Michael Simon of Macworld on [the Watch and apps](http://www.macworld.com/article/3030327/ios/its-time-to-stop-waiting-for-the-apple-watchs-killer-app.html:
But while there may be some 15,000 apps ready for the wrist, few if any are required installing. Even the apps that are essential on our iPhones or iPads are easily forgotten on our watches, forever lost in a spanning sea of circles on the tiny home screen. It could be that the Apple Watch platform is so new, so unique that it needs more time to mature, but it’s been more than a year since the first SDK landed in developer’s hands, and apps being released today aren’t all that much better than the ones that landed on launch day.
Nothing about the Watch has changed for me since I last wrote about it. In fact it has probably sunken even deeper as a complete waste of money and mostly a failure. I would dissuade anyone who asked me from buying one unless they were so flush with cash that the >$349 price tag is what they spend on a their daily allotment of caviar.
As a watch and fitness tracker, the Watch remains great. As a relay of notifications from my phone that is super easy to check, it’s still an A+. But all that wrapped into a $349 device is just silly. Seriously, the 42mm Watch Sport costs the same as the entry level iPad Mini 4 ($399). That’s downright insane when you consider functionality.
And as Simon and many others have stated, apps on the Watch have not gotten the least bit better since launch. The theory that watchOS 2.0 would be the savior was a massive overstatement. Outside of the information I display on the watch face and the notification relay I do almost nothing on my Watch. The apps take forever to load, and sometimes they don’t load at all. The screen is so small it’s hard to do anything. For the most part any sort of convenience goes out the window when it takes so long to do things.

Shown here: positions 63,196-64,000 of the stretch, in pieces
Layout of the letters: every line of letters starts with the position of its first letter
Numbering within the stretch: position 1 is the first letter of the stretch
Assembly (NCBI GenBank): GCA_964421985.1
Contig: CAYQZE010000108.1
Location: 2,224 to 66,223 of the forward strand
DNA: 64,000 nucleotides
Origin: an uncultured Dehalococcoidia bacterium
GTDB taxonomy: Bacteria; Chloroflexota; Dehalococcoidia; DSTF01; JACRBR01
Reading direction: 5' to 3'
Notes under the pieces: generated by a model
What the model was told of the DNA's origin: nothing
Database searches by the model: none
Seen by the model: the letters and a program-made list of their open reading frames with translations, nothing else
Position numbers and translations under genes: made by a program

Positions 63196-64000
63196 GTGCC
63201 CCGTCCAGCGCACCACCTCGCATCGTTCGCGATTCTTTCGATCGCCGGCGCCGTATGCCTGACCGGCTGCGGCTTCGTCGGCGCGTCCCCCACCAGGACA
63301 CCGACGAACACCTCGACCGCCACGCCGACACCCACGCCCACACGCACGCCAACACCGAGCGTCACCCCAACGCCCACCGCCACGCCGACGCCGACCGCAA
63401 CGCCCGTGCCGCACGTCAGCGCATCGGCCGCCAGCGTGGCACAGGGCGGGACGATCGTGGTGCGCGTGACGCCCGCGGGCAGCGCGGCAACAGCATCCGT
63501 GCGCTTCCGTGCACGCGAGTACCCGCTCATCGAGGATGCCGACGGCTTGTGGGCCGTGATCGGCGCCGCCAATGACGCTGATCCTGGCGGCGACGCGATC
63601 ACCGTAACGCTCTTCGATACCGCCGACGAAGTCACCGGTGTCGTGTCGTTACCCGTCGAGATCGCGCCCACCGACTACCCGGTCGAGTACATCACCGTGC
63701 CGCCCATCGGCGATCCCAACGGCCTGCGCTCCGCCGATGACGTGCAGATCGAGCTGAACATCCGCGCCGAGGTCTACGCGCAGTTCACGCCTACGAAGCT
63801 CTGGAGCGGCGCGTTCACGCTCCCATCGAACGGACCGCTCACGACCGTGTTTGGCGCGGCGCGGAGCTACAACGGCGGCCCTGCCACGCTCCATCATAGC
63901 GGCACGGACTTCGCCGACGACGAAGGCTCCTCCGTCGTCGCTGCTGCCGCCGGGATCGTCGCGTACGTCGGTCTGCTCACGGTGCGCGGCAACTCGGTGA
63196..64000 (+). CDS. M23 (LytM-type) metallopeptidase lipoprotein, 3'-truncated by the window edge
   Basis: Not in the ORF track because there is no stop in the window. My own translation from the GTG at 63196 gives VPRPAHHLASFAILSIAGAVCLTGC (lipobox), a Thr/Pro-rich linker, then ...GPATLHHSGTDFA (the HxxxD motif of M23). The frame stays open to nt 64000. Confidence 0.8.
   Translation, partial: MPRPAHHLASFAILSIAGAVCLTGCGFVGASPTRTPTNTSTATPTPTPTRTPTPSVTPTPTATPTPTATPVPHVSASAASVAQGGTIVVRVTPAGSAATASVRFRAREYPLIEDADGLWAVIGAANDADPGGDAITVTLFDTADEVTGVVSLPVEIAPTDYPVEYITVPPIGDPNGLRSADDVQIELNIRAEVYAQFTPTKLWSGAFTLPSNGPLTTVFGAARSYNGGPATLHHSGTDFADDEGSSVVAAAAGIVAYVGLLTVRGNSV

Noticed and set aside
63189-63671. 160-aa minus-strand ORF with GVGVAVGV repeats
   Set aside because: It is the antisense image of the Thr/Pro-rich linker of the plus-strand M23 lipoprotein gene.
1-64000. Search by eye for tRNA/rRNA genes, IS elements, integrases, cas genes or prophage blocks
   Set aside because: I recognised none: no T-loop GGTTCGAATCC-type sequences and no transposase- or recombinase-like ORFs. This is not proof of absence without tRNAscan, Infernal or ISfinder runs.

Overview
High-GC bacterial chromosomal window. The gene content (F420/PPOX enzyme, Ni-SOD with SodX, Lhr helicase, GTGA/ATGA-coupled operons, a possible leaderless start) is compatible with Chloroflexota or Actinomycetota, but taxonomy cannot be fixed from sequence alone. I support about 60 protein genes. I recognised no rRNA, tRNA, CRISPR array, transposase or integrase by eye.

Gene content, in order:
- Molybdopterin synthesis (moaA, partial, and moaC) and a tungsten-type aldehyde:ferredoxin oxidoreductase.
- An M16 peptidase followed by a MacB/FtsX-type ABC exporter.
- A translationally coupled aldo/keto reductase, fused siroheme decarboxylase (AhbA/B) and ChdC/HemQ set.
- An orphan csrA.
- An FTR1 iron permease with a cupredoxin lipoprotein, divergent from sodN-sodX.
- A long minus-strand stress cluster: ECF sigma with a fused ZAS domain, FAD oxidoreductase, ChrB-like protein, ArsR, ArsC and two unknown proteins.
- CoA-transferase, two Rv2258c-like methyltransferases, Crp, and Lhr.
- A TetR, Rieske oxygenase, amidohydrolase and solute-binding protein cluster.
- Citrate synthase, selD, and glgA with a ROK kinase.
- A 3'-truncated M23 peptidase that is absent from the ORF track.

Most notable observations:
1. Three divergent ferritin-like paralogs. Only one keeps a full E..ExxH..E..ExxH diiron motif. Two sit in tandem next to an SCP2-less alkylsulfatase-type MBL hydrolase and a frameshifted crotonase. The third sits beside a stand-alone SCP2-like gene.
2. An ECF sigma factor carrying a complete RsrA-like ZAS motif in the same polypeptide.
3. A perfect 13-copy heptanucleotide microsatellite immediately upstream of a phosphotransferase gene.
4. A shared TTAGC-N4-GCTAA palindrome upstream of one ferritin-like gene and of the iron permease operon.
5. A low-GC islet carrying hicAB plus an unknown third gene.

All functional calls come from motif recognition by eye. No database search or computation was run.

I’ll be shocked if Apple doesn’t announce a cheaper entry price for the watch whenever they release a 2.0 version. It doesn’t seem like developers are investing time and money into building Watch apps because they aren’t going to bring extra income, just extra work. And almost everyone with an Watch isn’t going to “upgrade” because it’s difficult to see what hardware improvements could drastly affect the clock/notifications/fitness tracking functionality that most people use their Watch for.
It’s too early to declare the Watch dead, or even a failure, but this next year is going to be a major indication of whether or not this thing can succeed.